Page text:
Eighty (80) layers were randomly allocated to one of four treatments in a completely randomized design (CRD).  Each treatment comprised of 2 replicates with 10 birds per replicate kept in pens.  Feed and water were provided ad libitum and all medications and managerial practices applied when required.  The birds were group feed twice daily (9.00 and 15.30 h).  The birds were given the experimental diets for 90 days.

 

Cholesterol determination

 

Serum cholesterol

 

Blood samples were obtained from five birds per replicate, hence ten per treatment, by inserting a new sterile needle into the wing vein of the birds and extracting 1 ml of blood which was placed inside vacutainer test tubes containing Ethylene diamine tetra acetic acid (EDTA). The samples were properly shaken to mix with the EDTA in order to prevent coagulation of the blood and within two hours of collection were taken to the laboratory for serum cholesterol analysis.  The vacutainer tubes were placed in a centrifuge and centrifuged at 3000 r.p.m. for 10 minutes in order to separate the serum.  A commercial diagnostic cholesterol reagent kit (Erba Diagnostic Mannheim GmbH) was used for cholesterol determination using the following procedure.  1000l of a working reagent (supplied in the kit) was diluted with 10l of distilled water and 10l of the aliquot was then placed in a cuvette and inserted into a spectrophotometer set at 505nm in order to take the blank absorbance reading.  1000l of the working reagent was again mixed with 10l of the calibrator and a 10l aliquot taken and put in a cuvette before placing in the spectrophotometer to obtain the absorbance of the calibrator. Lastly, 1000l of the working reagent was mixed with 10l of the serum from each sample and incubated for about 10 mins at room temperature, after which an aliquot of 10l was taken and put in a cuvette and the absorbance read. The addition of the serum sample to the reagent resulted in plain and purple colours in various degrees depending on the amount of cholesterol in the sampleThe absorbance of the test sample was then recorded.

Cholesterol was determined using the following formula:

 

 

 

Yolk cholesterol

 

Ten eggs per treatment (five per replicate) were broken and yolks carefully separated into a container from which 1ml of the yolk was taken with a pipette and placed into a beaker, after which it was diluted with 1ml buffer pH 7.4 (10 mmol sodium phosphate/l, 100 mmol NaCl/l).  10l of the test sample was taken and mixed with 1000l of the working reagent and the absorbance read after incubating for 10 minutes at room temperature.  The absorbance of the blank and calibrator were determined as for the serum cholesterol.  The yolk cholesterol was calculated using the formula used for the calculation of serum cholesterol. 

 

Statistical analysis

 

The data obtained were analysed by General Linear Model (GLM) of Statistical Analysis Systems (1995) and the following model was used:

Yij = + Ti + eij

Where :

Yij = Observation on the jth bird on the ith treatment

  = General mean effect

Ti = Effect due to the ith dietary treatment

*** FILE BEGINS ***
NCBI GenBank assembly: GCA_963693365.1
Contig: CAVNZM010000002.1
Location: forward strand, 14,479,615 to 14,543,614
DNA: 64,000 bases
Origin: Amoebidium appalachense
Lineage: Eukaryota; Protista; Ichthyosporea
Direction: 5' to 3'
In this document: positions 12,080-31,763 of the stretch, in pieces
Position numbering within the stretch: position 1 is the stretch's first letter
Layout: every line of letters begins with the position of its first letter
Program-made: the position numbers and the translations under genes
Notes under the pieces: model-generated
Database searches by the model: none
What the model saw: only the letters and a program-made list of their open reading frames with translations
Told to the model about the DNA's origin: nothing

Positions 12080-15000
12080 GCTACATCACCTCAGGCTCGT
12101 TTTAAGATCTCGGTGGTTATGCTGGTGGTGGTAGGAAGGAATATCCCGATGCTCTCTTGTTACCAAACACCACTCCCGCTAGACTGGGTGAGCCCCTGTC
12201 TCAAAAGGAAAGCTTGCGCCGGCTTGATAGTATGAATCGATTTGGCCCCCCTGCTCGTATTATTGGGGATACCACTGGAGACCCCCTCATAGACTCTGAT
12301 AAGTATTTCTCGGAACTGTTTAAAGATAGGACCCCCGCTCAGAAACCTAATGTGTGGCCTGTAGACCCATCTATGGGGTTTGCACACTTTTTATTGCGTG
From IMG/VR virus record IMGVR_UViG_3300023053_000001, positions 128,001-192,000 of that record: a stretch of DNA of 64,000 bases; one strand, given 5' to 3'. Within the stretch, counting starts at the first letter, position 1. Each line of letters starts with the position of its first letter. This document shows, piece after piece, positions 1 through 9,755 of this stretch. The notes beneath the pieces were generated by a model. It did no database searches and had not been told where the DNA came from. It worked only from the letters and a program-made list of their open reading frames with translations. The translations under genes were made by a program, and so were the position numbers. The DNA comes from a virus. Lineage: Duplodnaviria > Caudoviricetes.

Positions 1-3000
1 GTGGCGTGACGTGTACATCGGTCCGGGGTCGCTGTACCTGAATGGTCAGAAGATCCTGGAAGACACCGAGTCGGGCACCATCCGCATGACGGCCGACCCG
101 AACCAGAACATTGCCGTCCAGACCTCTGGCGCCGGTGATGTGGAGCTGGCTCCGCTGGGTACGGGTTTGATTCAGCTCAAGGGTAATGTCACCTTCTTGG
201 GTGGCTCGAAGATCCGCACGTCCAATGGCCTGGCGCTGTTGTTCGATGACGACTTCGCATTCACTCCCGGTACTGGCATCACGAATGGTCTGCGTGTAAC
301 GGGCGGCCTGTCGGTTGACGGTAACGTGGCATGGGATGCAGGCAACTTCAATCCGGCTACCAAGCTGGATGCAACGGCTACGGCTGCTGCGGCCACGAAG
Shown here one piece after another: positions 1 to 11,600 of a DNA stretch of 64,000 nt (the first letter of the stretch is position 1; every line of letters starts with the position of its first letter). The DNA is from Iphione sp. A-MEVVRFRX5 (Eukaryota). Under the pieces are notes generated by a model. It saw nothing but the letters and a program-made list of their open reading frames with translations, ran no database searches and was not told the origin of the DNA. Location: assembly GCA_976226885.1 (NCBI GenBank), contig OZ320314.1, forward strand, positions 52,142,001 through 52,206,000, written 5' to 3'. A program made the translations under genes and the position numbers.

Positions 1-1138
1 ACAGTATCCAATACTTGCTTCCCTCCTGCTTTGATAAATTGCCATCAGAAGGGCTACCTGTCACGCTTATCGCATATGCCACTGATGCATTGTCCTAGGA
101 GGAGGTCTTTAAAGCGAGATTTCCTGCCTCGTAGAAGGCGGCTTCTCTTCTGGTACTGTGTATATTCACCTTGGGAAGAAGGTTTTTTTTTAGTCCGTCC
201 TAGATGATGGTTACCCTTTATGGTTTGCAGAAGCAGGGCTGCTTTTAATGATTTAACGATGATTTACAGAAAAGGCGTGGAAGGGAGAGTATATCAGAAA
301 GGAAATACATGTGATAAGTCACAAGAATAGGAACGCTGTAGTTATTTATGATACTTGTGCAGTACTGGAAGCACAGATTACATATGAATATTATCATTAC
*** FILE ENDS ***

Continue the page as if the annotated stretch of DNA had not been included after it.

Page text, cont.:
eij =  Random error

 

Results  

The influence of the treatments on the serum and yolk cholesterol is shown in Table 3 and figure 1.


Table 3.  Effect of treatment on serum and yolk cholestero

Variable

Treatments

SEM

1

2

3

4

Serum Cholesterol, mg/dl

181a

155ab

145b

141b

25.1

Yolk Cholesterol, mg/dl

282

263

261

248

17.3

ab means within rows with  the same superscript are not significantly different (P>0.05)




Figure 1.  Cholesterol trends as influenced by MOLM


There was a progressive decline (P<0.05) in serum cholesterol among treatments (181 – 141 mg/dl). However, only Treatment 1 differed significantly (P<0.05) from the rest.   Progressive, though insignificant (P>0.05) declines were similarly observed for yolk cholesterol (282 – 248 mg/dl) as MOLM levels increased.  Serum and yolk cholesterol levels from birds on Treatment 2 (cassava based diet) were numerically lower (P>0.05) than those from treatment 1 (maize based control diet) and there were also progressive declines (P>0.05) in the measured parameters with increase in the inclusion of MOLM from 5% to 10%. Serum cholesterol levels of birds on Treatments 2, 3 and 4 were 14.2%, 19.8% and  22.0 % lower than of birds on Treatment 1, while  Treatments 3 (5% MOLM) and 4 (10% MOLM) showed reductions of 6.50% and 9.02%, respectively, compared to Treatment 2.  Yolk cholesterol levels from birds on Treatments 2, 3 and 4 declined by 6.55%, 7.45% and 12.1%,  respectively, compared to  Treatment 1 while levels on Treatments 3 and 4 were 0.96% and 5.89% lower, respectively than for Treatment 2. 

 

Discussion  

Results obtained from this study show that MOLM inclusion in layer diets was instrumental in cholesterol reduction in serum and yolk.  The fact that inclusion of MOLM resulted in a decrease in cholesterol levels, affirms its potential as a hypocholesterolemic agent.  This is in agreement with the report of Ghasi et al (2000).  The relatively low reductions in this study compared with that of Ghasi et al (2000) might be due to differences in the form and quantity of Moringa oleifera included in the diets, as well as the animal type used, as crude extracts of the leaf were used in their rat study as compared with the raw meal used in the present study.  In a related study we conducted with broilers, abdominal fat was observed to be lower in birds on MOLM diets.  Higher cholesterol contents are an indication of higher fat deposition (Tewe and Bokanga 2001) which is not desirable in layers.  Reductions at these low percentages are however still significant, as a 25% reduction of the total cholesterol in plasma can reduce the incidence of coronary events by nearly 50% (Lipid Research Clinics Program 1984a and b) especially as eggs are highest major source of dietary cholesterol.

 

The mechanism of cholesterol reduction is thought to be through the lowering of plasma concentrations of LDL by B-sitosterol, the bioactive phytoconstituent isolated from Moringa oleifera (Saluja et al 1978; Kane and Malloy 1982 and Ghasi et al 2000).  Although there were no significant effects of replacing maize by cassava chips in the present study, the use of cassava as a supplement to maize in layer diets has been shown to lower cholesterol levels, probably due to its fibre content (Charina 2006).  During digestion in the intestine, cholesterol is the main component of bile acids secreted.  The fibre coats the bile acids in the intestine and is excreted in the body, subsequently causing the body to draw cholesterol from the blood to form bile acids, and thus lowering blood cholesterol level (Charina 2006)

 

Results of this study attest to the hypocholesterolemic properties of MOLM.  The main thrust however in maximizing the potential of Moringa most likely lies in the form of the leaf.  Its inclusion in the form of powder might enhance its hypocholesterolemic properties. 

 

Acknowledgement 

The authors are grateful to the African Network of Scientific and Technological Institutions (ANSTI) for providing funds to conduct this research.

 

References 

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Received 19 January 2009; Accepted 18 March 2010; Published 1 April 2010